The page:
by Brian Collett — Companies are told in a new report to investigate their supply chains more robustly so that they avoid profiting from the human trafficking that now locks in nearly 21 million workers worldwide.
Victims are lured into their jobs with false promises, and millions of these prisoners are children, says RepRisk, the Zurich-based international business data provider, which has compiled the report.
RepRisk, a data source for global banks, insurers and other corporates, draws much of the information from the International Labour Organisation.
The regions with the highest number of trafficked and enslaved workers are said to be Asia Pacific, Africa and Latin America, and the food and beverage industry is named in the report as the sector most linked to human trafficking.
The report records that in August last year the owner of the KIDCO Farms processing plant near Dawson, North Dakota, was jailed for three months and fined $100,000 (£78,000, €89,000) for employing illegal workers recruited in Arizona. The authorities called his offence “a serious human trafficking crime”.
In October last year migrants as young as 14 were said to have worked up to 12 hours a day in heavy jobs at Trillium Farms Holdings, a leading egg producer in Ohio. Trillium ended its contract with its sub-contractor and in June members of a trafficking ring were jailed for up to 15 years.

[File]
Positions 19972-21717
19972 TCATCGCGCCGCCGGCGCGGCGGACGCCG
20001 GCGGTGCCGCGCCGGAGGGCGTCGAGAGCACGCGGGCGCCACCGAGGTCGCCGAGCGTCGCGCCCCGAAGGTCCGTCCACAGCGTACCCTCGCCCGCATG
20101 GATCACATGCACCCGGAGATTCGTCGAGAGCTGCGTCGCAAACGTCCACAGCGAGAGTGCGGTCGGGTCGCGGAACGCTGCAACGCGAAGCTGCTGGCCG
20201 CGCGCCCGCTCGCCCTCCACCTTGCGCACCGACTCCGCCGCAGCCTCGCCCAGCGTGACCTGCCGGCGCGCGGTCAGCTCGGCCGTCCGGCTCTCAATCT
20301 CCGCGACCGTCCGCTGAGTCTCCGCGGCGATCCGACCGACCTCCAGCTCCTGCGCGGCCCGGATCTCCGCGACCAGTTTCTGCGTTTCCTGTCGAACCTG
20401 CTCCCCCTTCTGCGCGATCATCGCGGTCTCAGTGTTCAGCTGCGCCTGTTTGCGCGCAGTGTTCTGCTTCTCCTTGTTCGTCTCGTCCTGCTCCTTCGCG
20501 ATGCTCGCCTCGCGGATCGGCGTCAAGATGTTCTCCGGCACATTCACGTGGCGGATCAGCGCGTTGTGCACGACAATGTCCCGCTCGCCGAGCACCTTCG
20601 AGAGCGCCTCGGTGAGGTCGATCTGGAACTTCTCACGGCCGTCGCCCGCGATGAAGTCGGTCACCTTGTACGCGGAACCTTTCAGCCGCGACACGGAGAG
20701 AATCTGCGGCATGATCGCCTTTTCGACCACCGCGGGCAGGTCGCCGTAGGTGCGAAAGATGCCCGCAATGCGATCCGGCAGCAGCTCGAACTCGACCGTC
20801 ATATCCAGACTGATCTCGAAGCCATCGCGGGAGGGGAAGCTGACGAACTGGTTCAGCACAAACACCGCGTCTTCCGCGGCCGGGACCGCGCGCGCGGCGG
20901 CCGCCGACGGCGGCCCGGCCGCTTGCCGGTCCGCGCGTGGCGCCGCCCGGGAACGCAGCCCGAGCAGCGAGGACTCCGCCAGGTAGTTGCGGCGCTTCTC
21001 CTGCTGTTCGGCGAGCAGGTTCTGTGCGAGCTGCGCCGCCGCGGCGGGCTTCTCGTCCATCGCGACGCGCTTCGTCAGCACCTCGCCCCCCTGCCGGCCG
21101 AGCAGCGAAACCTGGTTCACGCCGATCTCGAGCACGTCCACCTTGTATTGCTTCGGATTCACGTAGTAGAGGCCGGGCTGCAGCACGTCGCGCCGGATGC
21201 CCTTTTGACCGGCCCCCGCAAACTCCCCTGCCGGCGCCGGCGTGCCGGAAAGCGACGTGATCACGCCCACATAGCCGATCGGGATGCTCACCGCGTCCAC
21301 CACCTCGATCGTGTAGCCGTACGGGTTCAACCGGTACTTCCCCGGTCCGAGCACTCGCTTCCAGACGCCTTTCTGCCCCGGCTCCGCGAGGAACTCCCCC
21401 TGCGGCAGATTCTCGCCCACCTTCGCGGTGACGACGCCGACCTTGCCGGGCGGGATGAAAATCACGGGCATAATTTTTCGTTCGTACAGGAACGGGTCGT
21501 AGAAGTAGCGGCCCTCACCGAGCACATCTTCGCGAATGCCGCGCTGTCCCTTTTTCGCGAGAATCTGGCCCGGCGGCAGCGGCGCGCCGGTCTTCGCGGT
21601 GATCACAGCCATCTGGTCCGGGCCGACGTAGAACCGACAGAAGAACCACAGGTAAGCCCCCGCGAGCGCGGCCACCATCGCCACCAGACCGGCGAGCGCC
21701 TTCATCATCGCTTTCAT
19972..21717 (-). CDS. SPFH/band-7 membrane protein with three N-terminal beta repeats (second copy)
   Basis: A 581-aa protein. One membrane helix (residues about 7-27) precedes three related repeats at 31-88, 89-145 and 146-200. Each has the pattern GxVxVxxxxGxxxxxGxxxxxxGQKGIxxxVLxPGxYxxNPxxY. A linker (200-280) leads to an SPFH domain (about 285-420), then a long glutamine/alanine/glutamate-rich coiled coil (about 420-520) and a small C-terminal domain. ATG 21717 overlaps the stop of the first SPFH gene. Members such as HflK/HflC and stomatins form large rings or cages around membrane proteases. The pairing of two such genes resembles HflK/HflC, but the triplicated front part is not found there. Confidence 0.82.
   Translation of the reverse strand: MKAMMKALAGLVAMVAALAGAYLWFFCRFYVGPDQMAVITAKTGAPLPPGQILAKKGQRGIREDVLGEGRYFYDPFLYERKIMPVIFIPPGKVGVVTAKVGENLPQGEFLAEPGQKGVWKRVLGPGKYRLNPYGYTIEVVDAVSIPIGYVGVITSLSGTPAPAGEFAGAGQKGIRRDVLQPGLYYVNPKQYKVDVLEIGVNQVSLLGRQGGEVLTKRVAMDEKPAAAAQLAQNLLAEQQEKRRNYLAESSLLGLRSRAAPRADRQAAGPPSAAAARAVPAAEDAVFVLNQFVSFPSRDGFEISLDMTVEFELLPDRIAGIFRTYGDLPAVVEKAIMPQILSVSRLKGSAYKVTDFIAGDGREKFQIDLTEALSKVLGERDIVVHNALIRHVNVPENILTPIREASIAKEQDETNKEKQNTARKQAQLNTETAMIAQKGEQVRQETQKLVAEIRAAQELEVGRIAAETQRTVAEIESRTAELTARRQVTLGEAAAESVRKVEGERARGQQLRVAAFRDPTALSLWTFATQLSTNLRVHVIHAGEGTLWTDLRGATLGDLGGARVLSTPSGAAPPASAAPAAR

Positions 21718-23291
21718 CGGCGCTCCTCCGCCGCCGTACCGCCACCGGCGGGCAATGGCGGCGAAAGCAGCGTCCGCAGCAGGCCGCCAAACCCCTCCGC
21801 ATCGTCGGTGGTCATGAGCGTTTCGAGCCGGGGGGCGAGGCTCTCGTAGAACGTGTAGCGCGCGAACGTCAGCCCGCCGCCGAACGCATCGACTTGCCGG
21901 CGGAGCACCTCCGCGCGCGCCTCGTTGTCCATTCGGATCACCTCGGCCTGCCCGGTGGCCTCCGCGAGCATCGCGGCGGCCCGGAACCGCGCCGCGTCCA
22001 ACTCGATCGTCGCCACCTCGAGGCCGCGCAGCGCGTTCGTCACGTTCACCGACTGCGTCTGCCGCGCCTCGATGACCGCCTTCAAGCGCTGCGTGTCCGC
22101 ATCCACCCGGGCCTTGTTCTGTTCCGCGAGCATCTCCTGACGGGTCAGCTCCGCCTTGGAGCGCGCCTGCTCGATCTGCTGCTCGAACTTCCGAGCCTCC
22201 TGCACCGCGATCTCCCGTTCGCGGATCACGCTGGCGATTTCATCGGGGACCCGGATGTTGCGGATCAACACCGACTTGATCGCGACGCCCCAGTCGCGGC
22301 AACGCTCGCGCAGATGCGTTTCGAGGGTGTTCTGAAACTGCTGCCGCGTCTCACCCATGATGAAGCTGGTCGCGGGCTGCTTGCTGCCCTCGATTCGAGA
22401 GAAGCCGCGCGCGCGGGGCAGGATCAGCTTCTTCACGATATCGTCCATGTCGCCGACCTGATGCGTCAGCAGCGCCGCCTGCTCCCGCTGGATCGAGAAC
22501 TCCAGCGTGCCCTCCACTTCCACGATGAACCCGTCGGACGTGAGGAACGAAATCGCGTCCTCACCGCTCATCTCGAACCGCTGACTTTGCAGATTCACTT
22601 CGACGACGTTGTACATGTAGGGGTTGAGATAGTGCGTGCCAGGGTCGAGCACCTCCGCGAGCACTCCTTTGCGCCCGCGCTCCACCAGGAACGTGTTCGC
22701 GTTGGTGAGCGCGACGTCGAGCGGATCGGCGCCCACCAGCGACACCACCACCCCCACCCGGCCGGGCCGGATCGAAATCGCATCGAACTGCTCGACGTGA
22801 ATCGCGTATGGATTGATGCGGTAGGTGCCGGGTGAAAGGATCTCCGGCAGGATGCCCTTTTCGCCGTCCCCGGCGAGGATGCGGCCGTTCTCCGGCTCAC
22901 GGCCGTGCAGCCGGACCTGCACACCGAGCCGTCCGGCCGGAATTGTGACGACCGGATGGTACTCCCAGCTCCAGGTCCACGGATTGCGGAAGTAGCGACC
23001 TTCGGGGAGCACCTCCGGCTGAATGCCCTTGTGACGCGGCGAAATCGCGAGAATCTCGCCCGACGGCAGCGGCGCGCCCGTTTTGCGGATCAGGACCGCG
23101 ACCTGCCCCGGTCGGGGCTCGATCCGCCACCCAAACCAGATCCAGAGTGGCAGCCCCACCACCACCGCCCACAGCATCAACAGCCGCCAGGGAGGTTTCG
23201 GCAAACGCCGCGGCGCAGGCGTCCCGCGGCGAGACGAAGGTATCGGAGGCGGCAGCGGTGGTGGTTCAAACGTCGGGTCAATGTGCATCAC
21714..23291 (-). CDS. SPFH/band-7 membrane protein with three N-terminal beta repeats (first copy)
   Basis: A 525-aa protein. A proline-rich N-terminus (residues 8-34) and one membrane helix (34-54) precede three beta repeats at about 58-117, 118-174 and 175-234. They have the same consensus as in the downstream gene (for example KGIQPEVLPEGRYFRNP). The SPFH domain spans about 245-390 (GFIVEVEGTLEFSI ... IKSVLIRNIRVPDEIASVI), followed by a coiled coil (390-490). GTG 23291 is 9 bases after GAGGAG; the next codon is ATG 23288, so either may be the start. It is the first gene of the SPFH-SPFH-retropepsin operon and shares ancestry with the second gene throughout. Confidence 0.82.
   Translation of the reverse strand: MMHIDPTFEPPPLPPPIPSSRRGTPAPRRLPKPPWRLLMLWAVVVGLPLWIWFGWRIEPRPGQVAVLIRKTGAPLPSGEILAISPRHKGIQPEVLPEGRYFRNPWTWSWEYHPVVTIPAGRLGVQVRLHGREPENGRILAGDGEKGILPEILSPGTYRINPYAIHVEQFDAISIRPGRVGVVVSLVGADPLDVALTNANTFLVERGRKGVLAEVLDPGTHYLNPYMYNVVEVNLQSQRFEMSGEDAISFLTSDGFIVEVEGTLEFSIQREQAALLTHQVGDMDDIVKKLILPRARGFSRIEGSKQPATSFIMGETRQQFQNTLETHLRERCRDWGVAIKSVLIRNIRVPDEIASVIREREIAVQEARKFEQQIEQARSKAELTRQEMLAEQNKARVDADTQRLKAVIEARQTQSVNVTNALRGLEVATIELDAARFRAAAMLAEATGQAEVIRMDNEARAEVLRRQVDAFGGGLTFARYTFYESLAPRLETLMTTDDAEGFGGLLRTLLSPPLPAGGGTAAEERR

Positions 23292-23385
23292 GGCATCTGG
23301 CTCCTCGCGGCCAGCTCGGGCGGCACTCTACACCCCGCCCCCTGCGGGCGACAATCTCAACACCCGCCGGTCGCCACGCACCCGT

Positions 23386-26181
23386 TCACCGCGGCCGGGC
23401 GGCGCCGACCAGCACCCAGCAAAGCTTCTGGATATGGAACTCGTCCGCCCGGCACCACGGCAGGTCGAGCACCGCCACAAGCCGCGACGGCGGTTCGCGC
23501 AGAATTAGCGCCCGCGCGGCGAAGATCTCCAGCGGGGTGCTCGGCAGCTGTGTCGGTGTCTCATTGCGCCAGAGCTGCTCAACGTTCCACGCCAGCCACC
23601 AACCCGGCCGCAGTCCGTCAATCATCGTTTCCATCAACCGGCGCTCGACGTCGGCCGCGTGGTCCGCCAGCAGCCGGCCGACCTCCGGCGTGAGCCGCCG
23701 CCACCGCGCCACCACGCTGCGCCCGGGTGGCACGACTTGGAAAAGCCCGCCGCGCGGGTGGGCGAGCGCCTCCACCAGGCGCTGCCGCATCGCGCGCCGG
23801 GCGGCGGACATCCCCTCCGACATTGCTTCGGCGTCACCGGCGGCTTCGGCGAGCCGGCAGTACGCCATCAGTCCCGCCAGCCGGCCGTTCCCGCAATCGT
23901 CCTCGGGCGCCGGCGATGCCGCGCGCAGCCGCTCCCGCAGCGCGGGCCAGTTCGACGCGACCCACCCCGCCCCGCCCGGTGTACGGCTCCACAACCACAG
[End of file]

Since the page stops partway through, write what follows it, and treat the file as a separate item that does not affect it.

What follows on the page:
RepRisk quotes media and NGO reports last year that workers were trafficked from Myanmar and tricked into jobs on Thai boats catching fish for US supermarket chains.
At the same time 2,000 enslaved migrant fishermen were rescued from Thai boats.
The Payson Center for International Development, a university interdisciplinary centre in New Orleans, is quoted as reporting in July last year that 2.1 million children were “in inappropriate forms” of labour in the Ivory Coast and Ghana.
Six former young workers have filed a class action in the US claiming that food and drink companies have knowingly supported Ivory Coast cocoa plantations that systematically use child slaves.
Manufacturers and retailers at the receiving end of irresponsible employers are warned that involvement in trafficking and slavery exposes them to severe legal, compliance and reputational risks.
In a foreword to the report, which gives many more examples of exploitation, chief executive Philipp Aeby writes: “Although human trafficking is often linked to domestic service and prostitution, it is also a supply chain issue.
“Companies that source raw materials and manufactured goods need to be especially vigilant, as trafficking can occur at different stages along the supply chain.”